A Disaster Waiting…


""There’s two threats to the combat outpost . . . a huge truck bomb, and indirect fire," Lt. Gen. Raymond T. Odierno, who handles day-to-day military operations in Iraq, said in an interview at his Baghdad headquarters last week. In response, he said, U.S. troops are building more walls to shield themselves from mortars and rockets, while trying to track down insurgents firing on them.

To counter truck bombs, military engineers are gauging the structural soundness of the outposts and making sure they are well removed from traffic, Odierno said. Antitank weapons such as the bazooka-like AT-4 are also now required for soldiers on guard.

"They are now armoring these trucks, so whereas before we could shoot them and kill them, now we have to use some antitank capability against them and we’re going to do that," Odierno said.""  Tyson


Aside from the issue of his lamentable inability to make verbs and nouns agree in number, Odierno has missed the possibility of the greatest threat of all to his outposts and to the continuation of the American presence in Iraq. Yes, the insurgents will continue to pound these posts with mortars, rockets, RPGs fired ballistically, etc.  Yes.  The threat of a massive truck bombing is always present.

Nevertheless, the biggest threat is that of a complex attack involving the use of one or more vehicle bombs employed as a substitute for artillery in a "breaching" role against the walls or a gate, followed by a ground assault taking advantage of confusion and under conditions of limited visibility (night, smoke, sand, etc.).  An attack such as that would likely be supplemented with ambushes of the routes that reinforcements (QRF) would take on the ground or in the air.

All of the elements of such an attack have been "tried out" by the insurgents thus far.  Somewhere out there in "Insurgestan" a clever man is working out the details on how to "put it together."

The photograph above evidently shows an outpost of the 82nd Airborne Division.  The wall of the compound has been reinforced with an outer wall and filler between the two barriers.  So far, so good, but what lies just outside the outer wall is a mosque almost at the same level of height as the highest level of the post.  Not good, folks, not good.  If you are going to defend a place like this you have to have clear "fields of fire" around it.  Bad choice of ground.

A successful attack on a position like this will have a devastating effect on the political situation in the United States.  The command in Baghdad should give the security of these posts even more attention.  pl


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20 Responses to A Disaster Waiting…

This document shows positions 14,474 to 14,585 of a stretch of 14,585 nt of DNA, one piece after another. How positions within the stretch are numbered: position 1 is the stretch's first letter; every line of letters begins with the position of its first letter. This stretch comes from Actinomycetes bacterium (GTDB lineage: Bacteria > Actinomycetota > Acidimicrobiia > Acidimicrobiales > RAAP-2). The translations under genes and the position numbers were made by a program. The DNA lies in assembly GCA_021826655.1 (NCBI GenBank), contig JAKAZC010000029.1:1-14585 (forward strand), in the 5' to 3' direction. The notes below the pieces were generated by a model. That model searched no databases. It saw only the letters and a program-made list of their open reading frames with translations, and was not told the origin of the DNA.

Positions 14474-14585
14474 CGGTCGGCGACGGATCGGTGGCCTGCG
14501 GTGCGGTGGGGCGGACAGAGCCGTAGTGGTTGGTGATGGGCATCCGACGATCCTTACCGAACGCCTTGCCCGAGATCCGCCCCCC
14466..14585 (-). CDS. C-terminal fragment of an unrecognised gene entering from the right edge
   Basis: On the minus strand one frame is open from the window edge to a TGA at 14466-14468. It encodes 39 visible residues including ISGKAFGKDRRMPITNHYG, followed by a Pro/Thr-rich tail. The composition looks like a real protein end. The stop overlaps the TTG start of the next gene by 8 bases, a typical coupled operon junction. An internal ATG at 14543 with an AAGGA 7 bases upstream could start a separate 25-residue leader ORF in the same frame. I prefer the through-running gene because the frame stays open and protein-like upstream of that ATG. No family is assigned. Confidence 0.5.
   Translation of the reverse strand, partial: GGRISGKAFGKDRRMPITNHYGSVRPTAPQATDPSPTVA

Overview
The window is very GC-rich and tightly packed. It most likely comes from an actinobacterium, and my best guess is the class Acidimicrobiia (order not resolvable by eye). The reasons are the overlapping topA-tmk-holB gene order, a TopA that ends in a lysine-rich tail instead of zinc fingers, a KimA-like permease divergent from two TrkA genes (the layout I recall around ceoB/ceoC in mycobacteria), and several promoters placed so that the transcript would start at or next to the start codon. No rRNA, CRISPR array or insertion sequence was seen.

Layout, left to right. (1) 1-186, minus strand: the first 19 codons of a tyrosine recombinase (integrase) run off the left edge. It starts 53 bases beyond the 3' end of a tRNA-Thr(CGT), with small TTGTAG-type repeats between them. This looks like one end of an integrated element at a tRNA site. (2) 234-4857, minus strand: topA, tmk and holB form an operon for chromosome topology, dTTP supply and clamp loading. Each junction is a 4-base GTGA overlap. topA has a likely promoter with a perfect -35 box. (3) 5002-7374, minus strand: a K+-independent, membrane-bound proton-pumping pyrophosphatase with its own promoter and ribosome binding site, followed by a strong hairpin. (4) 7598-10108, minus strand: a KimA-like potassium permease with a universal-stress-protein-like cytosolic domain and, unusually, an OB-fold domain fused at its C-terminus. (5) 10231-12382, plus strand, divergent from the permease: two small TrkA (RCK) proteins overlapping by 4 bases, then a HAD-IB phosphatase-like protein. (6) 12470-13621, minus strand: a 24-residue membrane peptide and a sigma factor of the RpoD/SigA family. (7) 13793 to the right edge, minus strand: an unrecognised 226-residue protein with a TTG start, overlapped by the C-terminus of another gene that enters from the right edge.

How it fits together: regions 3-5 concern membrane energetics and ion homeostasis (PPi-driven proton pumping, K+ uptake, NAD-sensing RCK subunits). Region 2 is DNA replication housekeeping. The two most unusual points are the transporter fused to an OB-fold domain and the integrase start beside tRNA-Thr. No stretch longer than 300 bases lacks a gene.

1. Fred says:

    Speaking of a ‘cleaver man’, isn’t Izzat Ibrahim Al-Duri still at large (amongst others of the ‘deck or cards’ fame)?

  2. Michael says:

    Col Lang,
    Even with no military training I can see your point with regards to the vulnerability of the post in the picture. Is this a case of soldiers making do with what they have in a challenging area, or is it simply a case of carelessness? Who is responsible for this kind of oversight?

  3. Ronald says:

    “A successful attack on a position like this will have a devastating effect on the political situation in the United States. ”
    Col. Lang, this is point cannot be made loudly enough. After such an attack, the antiwar crowd will howl louder, and those on the fence or with their fingers to the wind may withdraw their support. However, it would have no effect on Cheney/Bush types, who would cling even more tightly to their need to look tough for the terrorists (and thus not ‘retreat’ in the face of such an attack). It might be a sort of Iraqi version of Tet, politically, no? Different in some ways, but too familiar in others.
    It is unconscionable that the administration has not prepared the public for this risk to outposts or for the increase in US casualties that is likely to accompany the surge. They are setting us up for a true political crisis.

  4. JfM says:

    Your observations on the greater vulnerability of these numerous emerging fortified outposts are on target as usual. I cannot help but contrast this current concept of lightly manned outposts peppered throughout Iraq to the Special Force’s A Camps in South Vietnam employed almost four decades ago. While each type share similarities, there is, for me, a profound difference between the two.